The 2010 App Gems Awards

7 best media & photo apps

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[This article is part of our 2010 App Gems Awards series, honoring the best apps of 2010.]

Reference App of the Year

IMDB Movies & TV (free)


  (read review)

IMDB Movies & TV has added a number of features in recent months, most notably entertainment news and the ability to rate movies and TV shows from within the app. But the most appealing thing about this mobile entertainment guide is still the thing that caught our eye when the app debuted shortly after the iPad’s arrival—its superlative design. IMDB presents information about movies and TV shows in a clear, easy-to-navigate manner. That’s as true on the iPhone as it is on the iPad, where IMDB makes special use of the larger screen and pop-up windows to help you easily find what actor appeared in what show. If more apps took their design cues from IMDB, the App Store would be a much more orderly place.—PHILIP MICHAELS

Best Multimedia Streamer

ZumoCast (free)

By Zecter

  (read review)

The iPad and iPhone are great for watching video and listening to music, but even they only have so much space for storing those media files. Enter Zecter’s ZumoCast, a universal app that lets you stream photos, audio, and video from your Mac to your iOS device. The app works with a piece of software you install on your computer, which can convert videos on the fly into an iOS-compatible format. You can also set up ZumoCast to give you access to your home documents and it’s all for the low, low price of free.—DAN MOREN

Best Mobile Video Editor

iMovie ($5)

By Apple

  (read review)

Several years ago, if someone told you that you could use your phone to shoot, edit, and publish HD video, you probably would have laughed. But it’s Apple who’s enjoying the last laugh—its iOS version of iMovie works with the iPhone 4 and fourth-generation iPod touch to transform you into Martin Scorsese at a moment’s notice. Select a theme, skim through and trim clips, add photos and music, and export to your Camera Roll—all with a few taps of your finger. The app feels like a natural fit on Apple’s mobile devices, making a once-unimaginable task into just another iOS capability.—SERENITY CALDWELL

Drawing App of the Year

SketchBook Pro ($8)

By Autodesk

  (read review)

With its 1024 by 768 canvas, the luxurious SketchBook Pro for the iPad gives you all the space you need to fulfill your creative vision. Sporting the same paint engine as the powerful desktop version, the app comes complete with 75 customizable preset brushes, including pencils, pens, markers, natural media, photo brushes, nature and stamp brushes. SketchBook Pro makes great use of the iPad’s multitouch interface and offers the kind of features—support for up to six layers, blend modes, and a remarkable symmetric drawing feature that produces a mirror image of your strokes on one side of the canvas—that creative professionals demand.—JACKIE DOVE

Photo Effects App of the Year

Hipstamatic ($2)

By Synthetic

  (read review)

Lots of toy-camera apps for the iPhone let you tweak your photos after you’ve taken them. But Hipstamatic’s claim to fame is that applies its effects when you take the picture. The $2 app includes several lenses, films, and flashes that you can combine as you want or set randomly with a shake. After the app “develops” your photo, what you see is what you get. And what you get is very cool. You can also buy several $1 Hipstapaks from within the app, each of which adds additional items, or order prints so that you can get a lasting reminder of what a terrific photo this cleverly designed app produces.—JONATHAN SEFF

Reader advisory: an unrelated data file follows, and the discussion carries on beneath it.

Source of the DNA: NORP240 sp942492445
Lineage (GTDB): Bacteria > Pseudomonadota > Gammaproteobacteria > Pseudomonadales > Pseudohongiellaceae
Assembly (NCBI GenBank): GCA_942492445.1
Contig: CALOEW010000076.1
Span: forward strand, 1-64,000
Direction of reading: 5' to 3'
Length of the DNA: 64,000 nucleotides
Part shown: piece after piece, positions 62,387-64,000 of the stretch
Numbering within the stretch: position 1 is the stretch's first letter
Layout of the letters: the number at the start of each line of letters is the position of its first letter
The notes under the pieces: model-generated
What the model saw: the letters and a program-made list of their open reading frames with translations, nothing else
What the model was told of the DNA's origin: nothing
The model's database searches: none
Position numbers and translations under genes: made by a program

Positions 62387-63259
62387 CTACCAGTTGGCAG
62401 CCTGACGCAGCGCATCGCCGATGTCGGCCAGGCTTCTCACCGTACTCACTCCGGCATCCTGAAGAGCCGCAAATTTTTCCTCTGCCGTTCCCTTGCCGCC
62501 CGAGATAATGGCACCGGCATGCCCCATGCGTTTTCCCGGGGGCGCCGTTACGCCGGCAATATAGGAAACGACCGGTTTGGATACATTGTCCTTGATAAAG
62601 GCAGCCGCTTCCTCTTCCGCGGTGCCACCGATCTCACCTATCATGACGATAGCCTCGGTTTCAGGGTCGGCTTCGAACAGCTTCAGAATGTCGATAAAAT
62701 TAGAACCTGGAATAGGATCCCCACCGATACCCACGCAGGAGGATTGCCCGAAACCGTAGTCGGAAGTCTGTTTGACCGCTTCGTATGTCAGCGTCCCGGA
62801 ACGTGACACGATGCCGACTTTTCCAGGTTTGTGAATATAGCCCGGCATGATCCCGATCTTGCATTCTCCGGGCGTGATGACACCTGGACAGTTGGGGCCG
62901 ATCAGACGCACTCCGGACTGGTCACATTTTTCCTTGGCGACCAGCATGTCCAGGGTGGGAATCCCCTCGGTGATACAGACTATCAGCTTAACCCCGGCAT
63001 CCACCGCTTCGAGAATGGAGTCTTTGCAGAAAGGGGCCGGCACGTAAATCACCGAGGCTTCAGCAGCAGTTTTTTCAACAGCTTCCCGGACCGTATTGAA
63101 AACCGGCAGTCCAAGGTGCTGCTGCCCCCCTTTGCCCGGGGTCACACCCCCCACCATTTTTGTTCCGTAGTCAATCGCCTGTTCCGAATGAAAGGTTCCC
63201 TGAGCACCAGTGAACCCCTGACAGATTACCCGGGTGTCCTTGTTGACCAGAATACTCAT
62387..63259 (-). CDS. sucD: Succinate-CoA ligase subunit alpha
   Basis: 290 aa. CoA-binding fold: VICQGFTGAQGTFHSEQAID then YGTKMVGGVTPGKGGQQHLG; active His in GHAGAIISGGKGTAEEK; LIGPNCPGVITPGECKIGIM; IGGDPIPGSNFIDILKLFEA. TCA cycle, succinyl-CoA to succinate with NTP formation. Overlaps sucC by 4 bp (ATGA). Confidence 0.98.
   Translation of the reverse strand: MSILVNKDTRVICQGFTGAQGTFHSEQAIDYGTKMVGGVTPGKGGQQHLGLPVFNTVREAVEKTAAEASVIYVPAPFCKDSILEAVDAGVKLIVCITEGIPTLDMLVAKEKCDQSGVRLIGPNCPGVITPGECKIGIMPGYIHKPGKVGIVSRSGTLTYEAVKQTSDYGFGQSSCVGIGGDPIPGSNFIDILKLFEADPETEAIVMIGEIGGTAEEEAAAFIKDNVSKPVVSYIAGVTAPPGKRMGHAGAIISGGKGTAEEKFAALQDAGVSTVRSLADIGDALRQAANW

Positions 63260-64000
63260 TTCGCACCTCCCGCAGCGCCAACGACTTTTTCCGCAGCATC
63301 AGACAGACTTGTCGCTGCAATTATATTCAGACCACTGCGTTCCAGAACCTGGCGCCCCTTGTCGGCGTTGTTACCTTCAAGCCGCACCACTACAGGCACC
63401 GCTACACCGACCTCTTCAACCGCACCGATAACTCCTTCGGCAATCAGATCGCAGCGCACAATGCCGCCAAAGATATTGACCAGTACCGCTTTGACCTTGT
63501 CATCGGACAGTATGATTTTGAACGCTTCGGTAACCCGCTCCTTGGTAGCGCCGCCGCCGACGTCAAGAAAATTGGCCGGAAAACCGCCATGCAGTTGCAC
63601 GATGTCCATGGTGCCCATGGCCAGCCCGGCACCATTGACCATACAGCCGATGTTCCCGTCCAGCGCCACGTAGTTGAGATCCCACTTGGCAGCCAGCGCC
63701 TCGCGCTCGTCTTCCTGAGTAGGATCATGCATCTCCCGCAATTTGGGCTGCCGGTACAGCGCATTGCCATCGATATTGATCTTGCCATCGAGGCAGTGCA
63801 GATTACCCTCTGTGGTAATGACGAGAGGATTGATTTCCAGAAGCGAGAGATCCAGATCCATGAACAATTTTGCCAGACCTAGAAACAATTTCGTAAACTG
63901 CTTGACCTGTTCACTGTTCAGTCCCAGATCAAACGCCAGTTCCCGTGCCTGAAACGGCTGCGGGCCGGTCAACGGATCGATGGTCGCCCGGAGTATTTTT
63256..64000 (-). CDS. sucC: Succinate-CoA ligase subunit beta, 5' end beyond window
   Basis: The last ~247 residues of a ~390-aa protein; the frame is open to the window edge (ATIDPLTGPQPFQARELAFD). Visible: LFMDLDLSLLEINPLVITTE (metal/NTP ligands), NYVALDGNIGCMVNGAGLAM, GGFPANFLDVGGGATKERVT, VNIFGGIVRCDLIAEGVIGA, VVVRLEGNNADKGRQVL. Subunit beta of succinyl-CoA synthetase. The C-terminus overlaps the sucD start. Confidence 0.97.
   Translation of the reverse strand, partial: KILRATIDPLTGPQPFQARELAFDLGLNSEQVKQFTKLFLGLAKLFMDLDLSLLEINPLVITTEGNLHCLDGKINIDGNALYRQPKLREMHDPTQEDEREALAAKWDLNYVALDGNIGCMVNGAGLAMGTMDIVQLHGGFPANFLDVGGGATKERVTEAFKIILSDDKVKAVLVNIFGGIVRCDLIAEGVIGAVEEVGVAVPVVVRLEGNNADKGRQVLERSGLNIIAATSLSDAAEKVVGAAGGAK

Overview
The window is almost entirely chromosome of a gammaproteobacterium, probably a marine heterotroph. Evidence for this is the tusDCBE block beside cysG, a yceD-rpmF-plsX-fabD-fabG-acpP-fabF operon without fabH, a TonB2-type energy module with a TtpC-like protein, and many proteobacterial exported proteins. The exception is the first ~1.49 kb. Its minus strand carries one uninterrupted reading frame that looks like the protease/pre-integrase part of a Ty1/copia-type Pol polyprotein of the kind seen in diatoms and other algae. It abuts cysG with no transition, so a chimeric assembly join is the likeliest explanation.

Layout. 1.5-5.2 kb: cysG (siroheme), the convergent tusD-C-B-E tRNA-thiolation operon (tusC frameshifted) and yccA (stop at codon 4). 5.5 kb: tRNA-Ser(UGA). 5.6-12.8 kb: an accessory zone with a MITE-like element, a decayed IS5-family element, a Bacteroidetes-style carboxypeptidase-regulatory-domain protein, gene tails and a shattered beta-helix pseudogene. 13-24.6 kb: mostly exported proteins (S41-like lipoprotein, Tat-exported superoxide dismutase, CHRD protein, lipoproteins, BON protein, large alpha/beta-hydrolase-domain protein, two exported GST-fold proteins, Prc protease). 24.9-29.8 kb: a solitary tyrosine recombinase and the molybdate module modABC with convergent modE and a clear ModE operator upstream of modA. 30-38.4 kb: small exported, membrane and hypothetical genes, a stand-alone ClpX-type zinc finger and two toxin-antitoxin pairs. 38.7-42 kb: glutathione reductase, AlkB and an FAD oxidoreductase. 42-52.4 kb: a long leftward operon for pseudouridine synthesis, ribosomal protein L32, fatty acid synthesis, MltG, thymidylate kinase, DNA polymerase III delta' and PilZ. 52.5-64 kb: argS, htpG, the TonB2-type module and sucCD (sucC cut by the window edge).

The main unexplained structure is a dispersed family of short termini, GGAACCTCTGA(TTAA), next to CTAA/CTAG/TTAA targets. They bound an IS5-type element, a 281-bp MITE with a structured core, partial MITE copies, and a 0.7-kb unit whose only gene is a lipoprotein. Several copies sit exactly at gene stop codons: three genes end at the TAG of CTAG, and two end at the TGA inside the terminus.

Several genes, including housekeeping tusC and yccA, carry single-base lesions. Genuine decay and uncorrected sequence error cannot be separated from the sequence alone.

Photo-Sharing App of the Year

Instagram (free)

By Burbn

  (read review)

Photo apps are a dime a dozen, but it’s what you do with those resulting images that makes all the difference. Instagram hits the sweet spot by combining one-touch image editing and easy access to popular photo-sharing services. Take a photo or pick one from your existing library, apply one of the built-in filters (or leave the original as-is), save the one you like, and e-mail or share using the many built-in tools. This free app is dead-simple to use and gives an artsy option to amateurs like me.—CURT POFF

Geotagging App of the Year

Geotag Photos Pro ($4)

By TappyTaps

  (read review)

Geotagging your photos (so you know exactly where every photo you’ve shot was taken) is a pretty cool development in the photography world, which is why programs like iPhoto and Websites like Flickr support it. But here’s the problem: Few cameras come with GPS chips. The old solution to this problem was to buy a separate data logger and carry it with you on shoots. But why bother when you already have a device with a GPS sensor right in your pocket? Geotag Photos Pro turns your iPhone into a smart GPS data logger. Launch the app, make sure your phone and camera’s clocks are synced, and it’ll track your location while you’re on the go. (It runs in the background in iOS 4, so you can still use your phone for other tasks. And because it uses true GPS geolocation, it’ll work even if you’re in the middle of nowhere, away from a cell tower or Wi-Fi signal.) Once you’re done, the app uploads the data to a companion Website. After downloading your images to your Mac, you can use a free companion utility to apply your GPS data to your photos. (The app also lets you e-mail that data, so you can log your travels on Google Earth or any other service that supports GPS log data.)—JASON SNELL

[Continue on to read about our favorite games of 2010.]

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